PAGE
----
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Hillsboro-basedsoccer club gets totravel to Moscow

F.C. Portland Academy sends a group of youth players to train in Russia


Playing sports can take you places, some say, and that adage certainly proved true for a group of F.C. Portland Academy players recently.

Last month, 10 girls from the Hillsboro-based soccer club made the journey of their young lives, traveling a distance of more than 5,000 miles to participate in a tournament in Moscow, Russia.

Accompanied by F.C. Portland’s head of women’s training, Mike dePinna, and three other adult chaperones, the girls spent spring break at the Chertanovo Football Academy, practicing, playing games and experiencing Russian culture and food — and they won the Chertanovo Cup, too.

“It was my first ever big travel trip, and my parents didn’t even go,” said 12-year-old Riley Shaver, of Hillsboro. “It was cool. It was a really great experience.”

DePinna said that with F.C. Portland often focusing on sending its teams to college showcase tournaments, the club had not sent a team abroad in “years” prior to last month’s trip. But when the opportunity came up midwinter to take a group of 11- to 13-year old girls to Moscow, he jumped on it, as did an enthusiastic set of parents.

With Chertanovo being a football academy, players attend school at the academy and train with and play for the school’s teams. Players from within Moscow commute to the school, dePinna said, but those from outside of the city live in the school’s dorms and eat in its cafeteria.

That is what the F.C. Portland contingent did as well. With food and lodging available at no cost, the only major expenses for the team were plane tickets and visas, which some of the girls had to obtain quickly, even driving up to Seattle to expedite the process.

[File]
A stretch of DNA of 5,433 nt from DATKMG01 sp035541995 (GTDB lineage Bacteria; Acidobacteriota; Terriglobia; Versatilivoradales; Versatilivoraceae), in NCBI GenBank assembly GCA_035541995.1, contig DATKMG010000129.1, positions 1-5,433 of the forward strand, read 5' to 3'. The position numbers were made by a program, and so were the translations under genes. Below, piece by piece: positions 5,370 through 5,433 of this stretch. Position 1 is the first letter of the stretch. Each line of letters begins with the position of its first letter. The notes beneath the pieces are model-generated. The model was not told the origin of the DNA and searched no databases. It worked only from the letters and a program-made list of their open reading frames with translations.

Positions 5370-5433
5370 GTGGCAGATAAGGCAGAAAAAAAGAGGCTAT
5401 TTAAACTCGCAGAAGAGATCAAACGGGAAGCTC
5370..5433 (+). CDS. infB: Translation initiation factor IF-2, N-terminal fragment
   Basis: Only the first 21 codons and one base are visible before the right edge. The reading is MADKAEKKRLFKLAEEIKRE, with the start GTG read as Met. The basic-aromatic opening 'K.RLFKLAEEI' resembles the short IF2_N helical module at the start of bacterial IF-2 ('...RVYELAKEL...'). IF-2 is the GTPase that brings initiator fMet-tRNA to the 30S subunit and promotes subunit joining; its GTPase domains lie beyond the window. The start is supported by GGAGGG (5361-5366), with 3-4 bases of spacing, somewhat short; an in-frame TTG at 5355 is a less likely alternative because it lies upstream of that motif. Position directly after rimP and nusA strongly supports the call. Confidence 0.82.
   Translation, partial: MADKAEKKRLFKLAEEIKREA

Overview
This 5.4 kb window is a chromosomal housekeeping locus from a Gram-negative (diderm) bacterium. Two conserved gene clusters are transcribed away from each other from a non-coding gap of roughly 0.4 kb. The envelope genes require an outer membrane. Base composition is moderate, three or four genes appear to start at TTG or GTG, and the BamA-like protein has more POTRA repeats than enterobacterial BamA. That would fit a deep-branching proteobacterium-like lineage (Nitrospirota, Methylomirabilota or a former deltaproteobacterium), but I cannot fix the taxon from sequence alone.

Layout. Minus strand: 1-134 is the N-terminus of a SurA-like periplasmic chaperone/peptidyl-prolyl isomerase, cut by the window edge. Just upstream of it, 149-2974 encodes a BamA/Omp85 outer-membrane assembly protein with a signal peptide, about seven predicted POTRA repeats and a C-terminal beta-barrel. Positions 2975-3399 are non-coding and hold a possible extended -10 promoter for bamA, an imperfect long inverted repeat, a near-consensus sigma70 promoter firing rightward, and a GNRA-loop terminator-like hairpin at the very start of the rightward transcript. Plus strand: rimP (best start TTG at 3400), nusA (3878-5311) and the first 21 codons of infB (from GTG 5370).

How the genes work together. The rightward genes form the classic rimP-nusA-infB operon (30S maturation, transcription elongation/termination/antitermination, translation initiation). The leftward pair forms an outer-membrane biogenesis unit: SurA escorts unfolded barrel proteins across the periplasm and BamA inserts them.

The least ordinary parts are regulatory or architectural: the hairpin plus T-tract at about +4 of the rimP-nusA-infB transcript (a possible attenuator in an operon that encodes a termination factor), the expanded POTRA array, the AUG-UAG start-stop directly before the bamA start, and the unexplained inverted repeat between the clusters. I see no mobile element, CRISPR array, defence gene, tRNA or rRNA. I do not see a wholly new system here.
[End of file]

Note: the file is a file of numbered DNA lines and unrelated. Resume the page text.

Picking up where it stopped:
While those costs were not insignificant, the savings from staying at the dorms meant that the cost of the trip was comparable to other trips the club’s teams take in the states, dePinna said.

For five of the seven days the F.C. Portland group spent in Moscow, it trained in the morning and played games later the same day. Training was still staged on the other two days, but the team spent those afternoons going on excursions to places like Red Square, which is adjacent to the Kremlin, and the Russian Circus. They also went to a couple of malls, including one with a Nike store — a familiar place half a world away.

“That was like our home,” noted 12-year-old Ann Louise Naito, a Portland resident.

As for the actual soccer, the girls were a hit in the tournament, which used an 8-on-8 format and was staged indoors on turf. The team posted three wins and a tie in the run-up to the tournament final, where the girls knocked off their Chertanovo counterparts in front of a raucous, partisan crowd that chanted and waved flags.

“It was like a miniature Timbers Army, but for them,” Naito said, citing the enthusiastic support group for the Portland Timbers.

Playing soccer in a foreign country also gave the F.C. Portland girls a chance to experience a different style of soccer, as well as for the Russian girls. The support for women’s athletics is not as strong in Russia as it is in the United States, dePinna said, and the Russian players were very skilled technically, but they were a bit behind the F.C. Portland girls in terms of tactics, speed of play, and conceptual understanding.

“It was interesting because they played a different way than we play, so it was kind of weird, but it was also fun to see how we could improve our skills and what we could do better,” said Rachel Day, 11, of Beaverton. “It was kind of a good experience for them too, so they can get better.”

Of course, the trip was not all business. In addition to the sightseeing ventures, the F.C. Portland girls also spent quite a bit of time with their Russian counterparts, the girls recreating and getting to know each other despite the Americans knowing no Russian and most of the hosts speaking little English.

“I liked meeting all the Russian girls and then playing soccer with them,” Shaver said. “We actually became friends with them outside of soccer, so that was cool.”

Quite an experience among a trip full of them, one 10 young girls from the greater Portland area likely will not forget anytime soon.

Said Day: “I would say if anyone went, they would be amazed what they would see, because it’s pretty amazing there.”




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